Apart from these, there are other investor that have approached us, we have the Lead Group in Kano, they are going into sugar production in Jigawa State, as we speak, they are paying compensation to land owners that they have acquired their land. Two investors have also approached us from Edo State and by the special grace of God, some of my officers will be travelling there by next week to see their site with a view to advice everybody on how to go about the establishment of their sugar factory. Apart from these ones, there are other smaller sugar plants coming up.

There are also investors that have indicated interest in establishing smaller plants in Kwara State, there is another one in Shaki also in Oyo State. The big players like Dangote, apart from the BIP, have also acquired another site in Taraba State, in a place called Numan.

On the contrary, I think the journey has been remarkable especially since 2013 because if the foundation is not properly laid, we will not have a solid superstructure. However, how much are you empowered to achieve the goals?

I think we are fortunate in the sense that the government is 100 percent behind us. We have been empowered; you know we get our funding from the Sugar Levy under the law establishing us. The law made provision for the importers of raw sugar to pay certain amount of money, or levy to the Central Bank to further develop the local sugar industry. So the Sugar Levy is actually paid to pave way for the development of the local sugar industry. In terms of funding, I can say that government has been magnanimous to us and right financial backing has actually been provided. We have been getting support from our parent ministry. Like I mentioned from the beginning, it was the Yar’ Adua government that was instrumental to the establishment of National Sugar Master Plan, and this tells you that government has been in support of what we have been doing at the Council.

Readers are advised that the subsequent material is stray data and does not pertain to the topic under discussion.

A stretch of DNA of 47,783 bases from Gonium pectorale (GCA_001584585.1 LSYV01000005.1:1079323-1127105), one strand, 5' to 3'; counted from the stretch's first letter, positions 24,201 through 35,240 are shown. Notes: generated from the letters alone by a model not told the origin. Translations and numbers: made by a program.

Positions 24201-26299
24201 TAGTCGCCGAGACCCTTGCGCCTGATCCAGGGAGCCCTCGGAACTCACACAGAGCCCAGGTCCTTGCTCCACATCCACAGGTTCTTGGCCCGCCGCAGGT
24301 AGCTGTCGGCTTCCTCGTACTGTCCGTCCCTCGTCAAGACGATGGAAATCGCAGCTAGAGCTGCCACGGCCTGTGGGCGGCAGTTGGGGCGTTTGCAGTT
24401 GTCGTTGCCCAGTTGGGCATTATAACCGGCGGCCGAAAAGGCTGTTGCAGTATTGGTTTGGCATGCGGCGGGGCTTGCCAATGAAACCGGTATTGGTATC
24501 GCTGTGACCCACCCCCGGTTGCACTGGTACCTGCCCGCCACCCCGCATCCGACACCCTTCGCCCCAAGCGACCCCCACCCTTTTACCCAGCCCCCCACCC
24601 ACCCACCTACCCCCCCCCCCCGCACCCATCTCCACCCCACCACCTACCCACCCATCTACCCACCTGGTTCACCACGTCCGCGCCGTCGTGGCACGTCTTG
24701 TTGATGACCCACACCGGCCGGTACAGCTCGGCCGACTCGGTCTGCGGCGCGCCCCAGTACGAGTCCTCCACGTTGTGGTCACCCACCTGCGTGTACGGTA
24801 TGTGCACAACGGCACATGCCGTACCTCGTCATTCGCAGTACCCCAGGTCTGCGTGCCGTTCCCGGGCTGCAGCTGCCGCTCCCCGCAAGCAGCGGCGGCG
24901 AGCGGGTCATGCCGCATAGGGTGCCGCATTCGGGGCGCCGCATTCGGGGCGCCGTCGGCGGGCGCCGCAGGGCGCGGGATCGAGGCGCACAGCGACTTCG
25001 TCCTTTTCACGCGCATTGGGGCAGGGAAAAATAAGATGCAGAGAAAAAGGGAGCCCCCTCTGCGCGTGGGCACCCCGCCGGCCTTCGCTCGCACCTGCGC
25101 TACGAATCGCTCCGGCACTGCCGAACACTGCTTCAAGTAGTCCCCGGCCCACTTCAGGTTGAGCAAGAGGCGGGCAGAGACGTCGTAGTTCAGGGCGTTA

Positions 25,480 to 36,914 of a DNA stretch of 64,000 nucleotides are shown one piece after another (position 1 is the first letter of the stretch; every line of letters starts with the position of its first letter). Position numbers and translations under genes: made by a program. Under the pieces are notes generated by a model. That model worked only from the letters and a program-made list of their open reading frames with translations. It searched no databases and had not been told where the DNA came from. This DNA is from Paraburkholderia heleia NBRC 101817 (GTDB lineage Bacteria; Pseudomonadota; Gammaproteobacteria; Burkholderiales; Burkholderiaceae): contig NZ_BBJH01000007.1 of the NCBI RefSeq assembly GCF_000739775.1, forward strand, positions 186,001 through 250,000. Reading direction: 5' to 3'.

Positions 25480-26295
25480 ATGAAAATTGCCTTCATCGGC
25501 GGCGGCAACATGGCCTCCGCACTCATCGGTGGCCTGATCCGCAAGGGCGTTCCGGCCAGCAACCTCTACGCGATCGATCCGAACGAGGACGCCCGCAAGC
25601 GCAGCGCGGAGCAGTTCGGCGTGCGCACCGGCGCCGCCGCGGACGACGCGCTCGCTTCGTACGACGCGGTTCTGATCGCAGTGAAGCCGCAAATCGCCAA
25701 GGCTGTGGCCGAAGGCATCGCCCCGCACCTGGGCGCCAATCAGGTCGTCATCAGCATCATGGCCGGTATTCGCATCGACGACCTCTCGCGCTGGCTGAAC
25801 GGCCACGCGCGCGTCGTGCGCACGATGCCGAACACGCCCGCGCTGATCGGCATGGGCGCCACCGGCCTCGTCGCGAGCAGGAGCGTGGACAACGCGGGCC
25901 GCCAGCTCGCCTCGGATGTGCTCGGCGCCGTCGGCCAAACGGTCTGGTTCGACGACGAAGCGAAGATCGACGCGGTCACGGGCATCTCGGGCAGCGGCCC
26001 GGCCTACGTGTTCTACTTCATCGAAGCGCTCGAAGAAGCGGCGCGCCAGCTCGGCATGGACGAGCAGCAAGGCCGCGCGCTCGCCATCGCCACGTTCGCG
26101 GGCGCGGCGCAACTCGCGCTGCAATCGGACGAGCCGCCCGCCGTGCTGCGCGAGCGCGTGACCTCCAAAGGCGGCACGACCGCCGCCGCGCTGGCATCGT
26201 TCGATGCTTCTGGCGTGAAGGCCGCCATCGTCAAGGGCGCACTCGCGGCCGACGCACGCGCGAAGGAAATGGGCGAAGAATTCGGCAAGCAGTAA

Can you tell us how much is in the sugar fund right now?

I cannot tell you because I don’t have the information. The Sugar Fund goes into a dedicated account in Central Bank and that account is not our account per say, so we don’t have direct access. Only the Central Bank can give you accurate information.

About three weeks ago, the Minister of Industry, Trade and Investment, Dr Okechukwu Enelamah said that there is a plan for the country to be produce 200, 000 tonnes of sugar per annum but that looks insufficient considering that the country is consuming 1.6 million tonnes in a year. What is the council doing to cut the importation to at least half that figure?

As we started off, everything that we do is just to provide the foundation, presently the country consumes between 1.3 and 1.5 million tonnes of sugar in a year. You made reference to the Minister who said the country will be producing 200, 000 tonnes of sugar in a year, if the BIP is properly implemented, the country will be producing over 1.7 million tonnes of sugar per annum. Right now the country’s local production is over 30, 000 tonnes and that is just from one sugar factory, the i Golden Sugar Estate, Sunti, Niger State. The Sunti project is expected to go into production by the end of the year or early next year. Once that happens, there will be additional 60, 000 tonnes and with the expansion programme of Dangote, we are hoping they will double what they produce this year. In probably three to four years from now we should be talking of about the 200, 000 tonnes you are talking about.

 Although it is difficult to plant sugar cane very far from where the factories are, but there should be a way out because, there are locations suitable for sugarcane that are not close to the sugar plants. Is it possible for the Council for instance to help farmers acquire crushing machines such that they can then extract the juice and transport to factories without necessary carrying taking the sugar cane?